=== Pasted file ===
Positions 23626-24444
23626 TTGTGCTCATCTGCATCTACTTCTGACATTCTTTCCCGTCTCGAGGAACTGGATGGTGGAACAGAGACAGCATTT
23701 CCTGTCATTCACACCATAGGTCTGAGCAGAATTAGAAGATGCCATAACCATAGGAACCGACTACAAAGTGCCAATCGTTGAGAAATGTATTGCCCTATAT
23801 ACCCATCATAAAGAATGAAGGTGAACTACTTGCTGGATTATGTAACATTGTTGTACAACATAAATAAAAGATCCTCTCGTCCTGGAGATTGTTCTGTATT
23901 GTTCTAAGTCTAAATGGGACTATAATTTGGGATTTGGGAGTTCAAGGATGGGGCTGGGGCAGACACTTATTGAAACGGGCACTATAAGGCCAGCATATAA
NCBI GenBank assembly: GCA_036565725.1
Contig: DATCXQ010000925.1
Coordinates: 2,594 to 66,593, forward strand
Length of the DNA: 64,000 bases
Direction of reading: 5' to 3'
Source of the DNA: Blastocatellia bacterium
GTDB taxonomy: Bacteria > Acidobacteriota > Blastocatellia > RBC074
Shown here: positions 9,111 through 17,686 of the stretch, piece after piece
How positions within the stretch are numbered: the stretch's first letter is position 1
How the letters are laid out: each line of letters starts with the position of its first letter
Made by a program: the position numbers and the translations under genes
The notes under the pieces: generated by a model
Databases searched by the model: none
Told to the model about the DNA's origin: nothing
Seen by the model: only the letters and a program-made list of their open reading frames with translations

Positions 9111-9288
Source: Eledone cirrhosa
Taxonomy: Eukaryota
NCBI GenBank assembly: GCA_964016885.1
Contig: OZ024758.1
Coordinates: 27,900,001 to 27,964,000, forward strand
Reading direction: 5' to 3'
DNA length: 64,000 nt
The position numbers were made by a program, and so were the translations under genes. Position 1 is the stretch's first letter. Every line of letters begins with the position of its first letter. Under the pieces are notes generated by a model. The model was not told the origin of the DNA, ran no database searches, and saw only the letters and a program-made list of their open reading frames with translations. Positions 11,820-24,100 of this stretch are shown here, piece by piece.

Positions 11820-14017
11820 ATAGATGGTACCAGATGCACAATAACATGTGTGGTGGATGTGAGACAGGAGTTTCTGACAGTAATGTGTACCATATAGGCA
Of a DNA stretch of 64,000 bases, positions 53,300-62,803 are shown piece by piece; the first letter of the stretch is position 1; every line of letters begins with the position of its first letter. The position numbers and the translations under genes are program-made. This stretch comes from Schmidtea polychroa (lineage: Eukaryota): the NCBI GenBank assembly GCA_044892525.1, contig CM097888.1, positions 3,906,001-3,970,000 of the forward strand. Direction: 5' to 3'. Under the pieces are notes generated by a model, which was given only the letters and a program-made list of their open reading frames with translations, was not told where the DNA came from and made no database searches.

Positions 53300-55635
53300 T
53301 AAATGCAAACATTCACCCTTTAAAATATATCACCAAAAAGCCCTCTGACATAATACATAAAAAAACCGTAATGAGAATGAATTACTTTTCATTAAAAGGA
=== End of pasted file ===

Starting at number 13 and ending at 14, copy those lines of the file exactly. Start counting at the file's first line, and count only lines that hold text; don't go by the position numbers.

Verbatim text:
Shown here: positions 9,111 through 17,686 of the stretch, piece after piece
How positions within the stretch are numbered: the stretch's first letter is position 1